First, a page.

• by spauldo ( 118058 )

      There's a lot of content out there that's flash only.

      If flash goes away, all that will be gone - unless someone ports it to HTML5. Things like gnash will still be around, but in my experience flash alternatives rarely work very well.

      Anecdote time: there used to be a comic, a long, long time ago, about the computer industry. I can't even remember the name of it. The premise was the Y2K hit and all microprocessors stopped working. The main characters were all computer industry people (except one or two ge

      • by Merk42 ( 1906718 )

        There's a lot of content out there that's flash only.

        If flash goes away, all that will be gone - unless someone ports it to HTML5. Things like gnash will still be around, but in my experience flash alternatives rarely work very well.

        Anecdote time: there used to be a comic, a long, long time ago, about the computer industry. I can't even remember the name of it. The premise was the Y2K hit and all microprocessors stopped working. The main characters were all computer industry people (except one or two generic characters) who rebuilt the computing world on abacuses.

        The author of the comic used Shockwave (not Shockwave Flash) for many of her animations, which hasn't been updated in over a decade and never ran on Linux. It disappeared into obscurity, and few people today remember it at all, but at one time it was important to the free software movement.

        If flash dies, we'll lose a lot of history. A lot of websites will cease to work, and their older content will just disappear. I'd rather not see that happen.

        If the author was so into the free software movement, why did she make her comic rely on a proprietary plugin?

        • by spauldo ( 118058 )

          She did a lot of animations and whatnot, and there wasn't any real alternative at the time.

          Flash and Shockwave were both pretty revolutionary for their time. That's why Flash became so popular in the first place - nothing else had the same functionality. When it comes to animated vector graphics, I'm not sure anything today has the same functionality; SVG+HTML5 does some of it, but I doubt there's editing software that has the complete package that Flash does.

          Video streaming came much later. It's funny,

    • I always just installed flash control or flash block. Then if I wanted to see the element I could just click on it. Since 98% of the stuff was auto load ads, auto play videos or other garbage it made way more sense to allow the tiny amount as it requires almost no user effort. Conversely, allowing all flash often required a large amount of effort to work around and typically loaded the page slower.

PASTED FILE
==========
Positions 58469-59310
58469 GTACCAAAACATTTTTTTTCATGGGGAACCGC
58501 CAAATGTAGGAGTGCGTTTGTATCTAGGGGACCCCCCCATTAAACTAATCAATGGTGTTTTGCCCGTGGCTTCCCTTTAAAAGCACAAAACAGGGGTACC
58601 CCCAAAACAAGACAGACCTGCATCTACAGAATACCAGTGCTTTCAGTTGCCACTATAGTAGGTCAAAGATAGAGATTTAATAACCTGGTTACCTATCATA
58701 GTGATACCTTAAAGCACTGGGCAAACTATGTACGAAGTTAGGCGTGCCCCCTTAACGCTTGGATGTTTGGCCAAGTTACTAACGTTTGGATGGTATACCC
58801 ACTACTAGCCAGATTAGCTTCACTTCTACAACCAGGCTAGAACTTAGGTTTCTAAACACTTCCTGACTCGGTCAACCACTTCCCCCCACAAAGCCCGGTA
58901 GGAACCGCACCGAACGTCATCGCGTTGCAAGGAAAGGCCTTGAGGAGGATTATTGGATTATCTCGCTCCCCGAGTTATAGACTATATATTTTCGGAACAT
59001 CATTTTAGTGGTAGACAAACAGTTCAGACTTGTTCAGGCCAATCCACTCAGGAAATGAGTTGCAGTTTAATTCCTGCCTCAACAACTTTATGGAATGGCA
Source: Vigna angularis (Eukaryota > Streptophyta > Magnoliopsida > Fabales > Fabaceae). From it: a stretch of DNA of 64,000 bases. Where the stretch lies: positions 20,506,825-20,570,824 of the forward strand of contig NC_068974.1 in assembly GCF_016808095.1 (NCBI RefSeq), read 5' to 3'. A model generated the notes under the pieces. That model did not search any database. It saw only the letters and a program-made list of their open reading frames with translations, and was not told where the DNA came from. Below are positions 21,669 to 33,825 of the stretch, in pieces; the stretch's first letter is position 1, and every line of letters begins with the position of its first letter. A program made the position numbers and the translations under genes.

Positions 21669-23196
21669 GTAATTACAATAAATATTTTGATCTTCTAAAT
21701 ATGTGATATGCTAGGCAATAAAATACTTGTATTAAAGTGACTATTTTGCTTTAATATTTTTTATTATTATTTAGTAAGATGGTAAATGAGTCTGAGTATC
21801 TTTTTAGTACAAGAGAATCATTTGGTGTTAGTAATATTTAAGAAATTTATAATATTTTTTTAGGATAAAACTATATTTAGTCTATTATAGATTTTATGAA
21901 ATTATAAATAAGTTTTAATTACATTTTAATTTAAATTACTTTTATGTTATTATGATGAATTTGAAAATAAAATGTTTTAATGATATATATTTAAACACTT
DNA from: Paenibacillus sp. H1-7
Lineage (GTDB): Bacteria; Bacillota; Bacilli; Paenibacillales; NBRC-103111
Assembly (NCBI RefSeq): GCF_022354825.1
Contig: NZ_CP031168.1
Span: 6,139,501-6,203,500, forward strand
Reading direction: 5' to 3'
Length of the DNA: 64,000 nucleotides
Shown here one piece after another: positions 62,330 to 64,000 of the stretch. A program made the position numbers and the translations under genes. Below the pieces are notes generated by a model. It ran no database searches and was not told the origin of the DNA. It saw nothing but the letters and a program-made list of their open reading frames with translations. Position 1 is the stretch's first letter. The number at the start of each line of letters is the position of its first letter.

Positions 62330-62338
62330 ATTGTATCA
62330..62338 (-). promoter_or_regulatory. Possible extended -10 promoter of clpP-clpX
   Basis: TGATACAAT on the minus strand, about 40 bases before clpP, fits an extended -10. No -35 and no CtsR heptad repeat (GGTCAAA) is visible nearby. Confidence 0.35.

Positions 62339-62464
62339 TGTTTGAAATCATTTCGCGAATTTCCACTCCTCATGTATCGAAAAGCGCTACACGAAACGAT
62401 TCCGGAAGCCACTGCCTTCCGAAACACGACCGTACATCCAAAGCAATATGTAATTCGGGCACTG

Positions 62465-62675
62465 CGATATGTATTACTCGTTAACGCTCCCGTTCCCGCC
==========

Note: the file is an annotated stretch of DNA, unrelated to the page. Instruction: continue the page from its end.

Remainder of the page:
FlashControl works for HTML5 video as well.

  • by TheDarkener ( 198348 ) on Tuesday September 01, 2015 @06:51PM (#50440511) Homepage

    is pretty nice as well.

  • The title is quite clear: chrome likes ads and disables less important content
  • Is it, by any chance, something like "someone who just hasn't bribed us to not pause their content"?
    • by KGIII ( 973947 )

      As I mentioned above. I suspect their push is because ads in HTML5 will be more difficult to block. It's almost time to go back to the hosts file - don't say it APK... ;-)

      I just really hate the idea of having to manage a hosts file well. A hosts file should be an individually curated thing and tailored to your own needs. I don't have the gumption for all that. I don't even know of an "easy" way to do that on Linux and I haven't booted to a Windows OS in a while now. (I'm kind of sort of forgetting how Windo

  • No more NPAPI (Score:4, Interesting)

    by SpamSlapper ( 162584 ) on Tuesday September 01, 2015 @08:57PM (#50441099)

    This release also permanently removes support for NPAPI plugins.
    This was disabled by default in the last few releases, but could be turned back on. Now it is gone for good, along with support for a large number of plugins, including Microsoft Silverlight, some SharePoint features and some games like Battlefield 4 Battleblog
    Ouch.

    • by AmiMoJo ( 196126 )

      I'm glad they are getting rid of NPAPI. At some point you have to say "this is broken, can't be fixed, kill it." The only stuff it was ever used for was crapware.

      • The only stuff it was ever used for was crapware.

        Actually, several enterprise web applications use it. Parent mentioned SharePoint, there are more than a few applications on J2EE servers which utilize it as well. One of the areas of the product I work on just released a new application to replace an older application which was dependent on NPAPI.

        Customers have 1 of 3 choices at this point:
        1) Downgrade Chrome - IT Security won't allow that, too risky
        2) Upgrade the server code / install new application - IT Management won't allow that, too risky

        • Unfortunately, as one of those people who still depends on sites using Java, I had to switch to Firefox as of Chrome 45. Shame they wouldn't allow us to enable NPAPI, but I guess this is probably the only way to force those sites' hands. In the meantime, I have no choice but to switch. Makes me a sad panda.
  • In other news (Score:4, Informative)

    by jbmartin6 ( 1232050 ) on Tuesday September 01, 2015 @09:32PM (#50441269)
    Amazon banned Flash on their ad networks.

Doubt isn't the opposite of faith; it is an element of faith. - Paul Tillich, German theologian and historian